Jeff Bezo’s space company launched the six-passenger rocket from its launchpad in Van Horn, West Texas, at 1:06 p.m., with a mannequin pilot and several scientific experiments on board. It was Blue Origin’s eighth New Shepard flight, and Sunday’s launch reached its highest point to date at 65 miles up, or about three miles higher than the generally-accepted 62 mile marker for entering space.
Before hitting the final frontier, Solstar’s Schmitt Space Communicator fired up from on board the New Shepard, providing the first commercial WiFi and Internet connection on a private rocket and allowing Solstar engineers on the ground to receive their first space-based tweet.
“Brought to you from above the Karman line,” read the tweet, referring to the official space-boundary point. “This tweet from Solstar’s Space Communicator on board #New Shepard! Testing WiFi capabilities in space for space entrepreneurs everywhere.”
Solstar President and CEO Brian Barnett, whose team has been preparing for months, declared the in-flight communications system a major success.
“It’s just starting to hit me that everything was a success,” Barnett said Monday morning. “We were able to tweet for the first time ever with a commercial rocket.”
The Santa Fe-based company is working to provide Internet and phone service in space for companies like Blue Origin and Virgin Galactic when they begin sending paying passengers and experiments into suborbit on reusable rockets. That will enable space tourists and researchers flying on rockets or housed on future space stations to directly communicate with family, friends and colleagues on the ground.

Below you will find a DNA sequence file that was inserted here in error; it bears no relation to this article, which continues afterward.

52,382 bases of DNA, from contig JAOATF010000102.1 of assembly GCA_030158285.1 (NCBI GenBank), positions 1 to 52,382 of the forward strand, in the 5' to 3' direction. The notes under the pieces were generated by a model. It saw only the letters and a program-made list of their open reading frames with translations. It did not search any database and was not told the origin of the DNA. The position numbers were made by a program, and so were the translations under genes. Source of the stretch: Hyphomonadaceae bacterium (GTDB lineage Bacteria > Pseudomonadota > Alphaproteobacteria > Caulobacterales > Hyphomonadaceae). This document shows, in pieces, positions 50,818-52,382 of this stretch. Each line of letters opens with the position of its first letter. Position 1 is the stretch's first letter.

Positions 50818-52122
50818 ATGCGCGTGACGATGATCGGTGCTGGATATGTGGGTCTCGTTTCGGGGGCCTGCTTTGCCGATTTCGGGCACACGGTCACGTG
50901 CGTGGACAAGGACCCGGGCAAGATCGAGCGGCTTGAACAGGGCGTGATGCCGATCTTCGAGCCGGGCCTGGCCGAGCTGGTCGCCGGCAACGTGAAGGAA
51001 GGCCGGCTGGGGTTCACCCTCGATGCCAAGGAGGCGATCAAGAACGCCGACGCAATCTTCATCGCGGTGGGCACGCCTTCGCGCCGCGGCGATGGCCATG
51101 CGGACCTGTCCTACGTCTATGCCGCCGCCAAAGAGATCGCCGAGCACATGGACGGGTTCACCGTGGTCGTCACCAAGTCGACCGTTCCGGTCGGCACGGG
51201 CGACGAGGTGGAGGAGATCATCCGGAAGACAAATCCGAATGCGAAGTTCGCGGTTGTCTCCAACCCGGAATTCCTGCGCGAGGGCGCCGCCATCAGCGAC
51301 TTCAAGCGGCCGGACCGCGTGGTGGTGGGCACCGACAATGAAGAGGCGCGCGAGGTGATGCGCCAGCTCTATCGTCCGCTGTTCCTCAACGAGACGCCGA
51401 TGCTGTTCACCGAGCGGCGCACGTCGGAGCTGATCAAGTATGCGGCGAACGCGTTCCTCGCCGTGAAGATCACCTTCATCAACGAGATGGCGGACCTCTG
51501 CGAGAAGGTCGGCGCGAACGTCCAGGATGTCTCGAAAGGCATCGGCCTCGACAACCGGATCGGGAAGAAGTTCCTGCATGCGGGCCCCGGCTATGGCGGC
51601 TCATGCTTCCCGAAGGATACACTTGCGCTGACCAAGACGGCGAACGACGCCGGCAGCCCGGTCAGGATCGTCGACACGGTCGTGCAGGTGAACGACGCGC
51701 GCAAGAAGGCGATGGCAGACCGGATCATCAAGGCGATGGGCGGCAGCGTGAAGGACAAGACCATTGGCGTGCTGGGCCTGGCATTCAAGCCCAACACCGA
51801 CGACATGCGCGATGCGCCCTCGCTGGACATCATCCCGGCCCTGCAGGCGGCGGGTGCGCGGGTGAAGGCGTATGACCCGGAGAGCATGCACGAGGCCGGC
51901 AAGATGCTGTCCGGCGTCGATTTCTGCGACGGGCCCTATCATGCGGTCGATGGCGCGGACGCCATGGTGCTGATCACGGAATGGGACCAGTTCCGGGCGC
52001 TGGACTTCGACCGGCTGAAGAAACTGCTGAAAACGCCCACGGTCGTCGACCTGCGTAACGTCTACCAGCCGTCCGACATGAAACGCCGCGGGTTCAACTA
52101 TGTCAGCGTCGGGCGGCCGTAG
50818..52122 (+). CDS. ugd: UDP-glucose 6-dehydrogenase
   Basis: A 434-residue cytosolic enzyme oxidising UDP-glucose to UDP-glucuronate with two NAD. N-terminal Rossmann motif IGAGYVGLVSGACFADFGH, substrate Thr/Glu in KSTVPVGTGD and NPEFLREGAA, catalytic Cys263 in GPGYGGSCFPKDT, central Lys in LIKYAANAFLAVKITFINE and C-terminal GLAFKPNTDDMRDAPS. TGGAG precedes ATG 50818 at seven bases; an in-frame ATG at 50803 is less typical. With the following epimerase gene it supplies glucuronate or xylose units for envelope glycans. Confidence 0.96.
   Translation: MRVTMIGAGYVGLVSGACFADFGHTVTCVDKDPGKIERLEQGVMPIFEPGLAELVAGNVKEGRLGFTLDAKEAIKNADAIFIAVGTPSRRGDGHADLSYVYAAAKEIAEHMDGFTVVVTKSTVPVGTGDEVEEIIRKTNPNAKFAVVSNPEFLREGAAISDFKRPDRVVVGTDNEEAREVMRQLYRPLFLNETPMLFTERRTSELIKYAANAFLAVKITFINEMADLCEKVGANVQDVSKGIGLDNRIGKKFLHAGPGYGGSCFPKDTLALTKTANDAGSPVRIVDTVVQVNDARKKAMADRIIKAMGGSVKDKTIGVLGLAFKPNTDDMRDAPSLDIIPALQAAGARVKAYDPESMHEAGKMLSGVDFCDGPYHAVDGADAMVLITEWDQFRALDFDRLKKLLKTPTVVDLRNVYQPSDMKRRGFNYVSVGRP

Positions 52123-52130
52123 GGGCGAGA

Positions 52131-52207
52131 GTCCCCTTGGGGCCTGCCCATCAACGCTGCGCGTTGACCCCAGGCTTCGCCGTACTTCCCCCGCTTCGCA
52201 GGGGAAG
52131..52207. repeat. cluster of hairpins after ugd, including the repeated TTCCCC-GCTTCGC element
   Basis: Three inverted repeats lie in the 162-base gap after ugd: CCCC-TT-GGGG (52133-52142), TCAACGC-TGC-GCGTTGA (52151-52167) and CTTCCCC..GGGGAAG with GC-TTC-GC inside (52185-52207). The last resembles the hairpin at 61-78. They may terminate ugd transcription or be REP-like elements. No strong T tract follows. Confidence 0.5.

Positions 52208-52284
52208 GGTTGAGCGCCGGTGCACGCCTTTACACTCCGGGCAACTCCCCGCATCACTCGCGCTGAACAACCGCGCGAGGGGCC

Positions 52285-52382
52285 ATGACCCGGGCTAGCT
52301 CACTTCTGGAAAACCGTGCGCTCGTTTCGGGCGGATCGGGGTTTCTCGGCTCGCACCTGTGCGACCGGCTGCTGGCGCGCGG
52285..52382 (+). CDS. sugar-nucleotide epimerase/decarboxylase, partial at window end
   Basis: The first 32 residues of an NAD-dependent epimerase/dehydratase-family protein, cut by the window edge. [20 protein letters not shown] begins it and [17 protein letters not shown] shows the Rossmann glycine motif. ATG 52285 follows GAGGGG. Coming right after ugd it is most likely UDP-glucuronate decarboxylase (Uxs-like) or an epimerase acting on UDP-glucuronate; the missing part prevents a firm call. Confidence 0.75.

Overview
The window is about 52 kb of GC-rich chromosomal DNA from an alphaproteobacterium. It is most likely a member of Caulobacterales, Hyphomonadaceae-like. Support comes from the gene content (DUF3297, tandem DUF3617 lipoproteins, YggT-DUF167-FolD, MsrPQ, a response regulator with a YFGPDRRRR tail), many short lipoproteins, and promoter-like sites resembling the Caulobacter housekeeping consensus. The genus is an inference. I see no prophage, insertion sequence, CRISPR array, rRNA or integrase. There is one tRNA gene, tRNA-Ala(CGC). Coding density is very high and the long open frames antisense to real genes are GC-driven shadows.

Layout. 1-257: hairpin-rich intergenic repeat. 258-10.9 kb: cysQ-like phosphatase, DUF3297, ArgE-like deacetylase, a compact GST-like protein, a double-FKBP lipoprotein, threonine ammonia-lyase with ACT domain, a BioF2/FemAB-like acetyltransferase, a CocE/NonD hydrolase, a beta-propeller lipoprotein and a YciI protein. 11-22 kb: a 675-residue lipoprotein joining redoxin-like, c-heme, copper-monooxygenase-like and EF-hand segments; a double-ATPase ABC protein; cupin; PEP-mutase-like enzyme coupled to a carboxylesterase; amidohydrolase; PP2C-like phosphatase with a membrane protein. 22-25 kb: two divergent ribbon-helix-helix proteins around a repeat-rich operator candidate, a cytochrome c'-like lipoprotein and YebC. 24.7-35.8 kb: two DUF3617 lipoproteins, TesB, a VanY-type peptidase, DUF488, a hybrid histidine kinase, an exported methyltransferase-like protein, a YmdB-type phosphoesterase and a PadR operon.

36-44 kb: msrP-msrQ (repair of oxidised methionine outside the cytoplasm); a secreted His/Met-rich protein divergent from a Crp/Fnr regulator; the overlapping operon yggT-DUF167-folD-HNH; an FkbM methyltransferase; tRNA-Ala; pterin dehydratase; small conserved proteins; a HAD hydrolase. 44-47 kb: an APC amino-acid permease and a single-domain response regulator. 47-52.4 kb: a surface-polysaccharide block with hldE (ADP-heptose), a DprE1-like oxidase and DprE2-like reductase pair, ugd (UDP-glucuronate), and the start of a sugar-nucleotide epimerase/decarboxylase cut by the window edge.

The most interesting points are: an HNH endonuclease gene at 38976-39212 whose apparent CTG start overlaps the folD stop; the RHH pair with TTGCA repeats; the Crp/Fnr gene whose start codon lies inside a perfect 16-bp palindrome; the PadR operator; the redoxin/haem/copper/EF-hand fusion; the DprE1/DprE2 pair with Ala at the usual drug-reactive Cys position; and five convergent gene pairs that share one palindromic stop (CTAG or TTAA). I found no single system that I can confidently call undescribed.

The Schmitt Space Communicator, named after Apollo 17 astronaut and moon-walker Harrison Schmitt, began providing all expected communications about four minutes into the 10-minute flight.
“If the pilot mannequin on board was alive, it could have used the WiFi Internet connection,” Barnett said.
The Solstar crew did experience some drama in the first few minutes. The communications system powered up automatically on the New Shepard about five minutes before launch, but as the rocket neared space, the Solstar engineers decided to turn off the communicator’s automatic system because of some technical issues and instead manually operated the transmitting and receiving protocols.
Solstar programmers Charlie Whetsel and Ian Kelly stopped the autopilot manually on purpose and scrambled to write the commands, Barnett said.
“They quickly had to take the wheel, write out some text, prepare the script and fire it off,” Barnett said. “They only had about 77 seconds in space for everything to work. It was nerve wracking, but it was a complete victory.”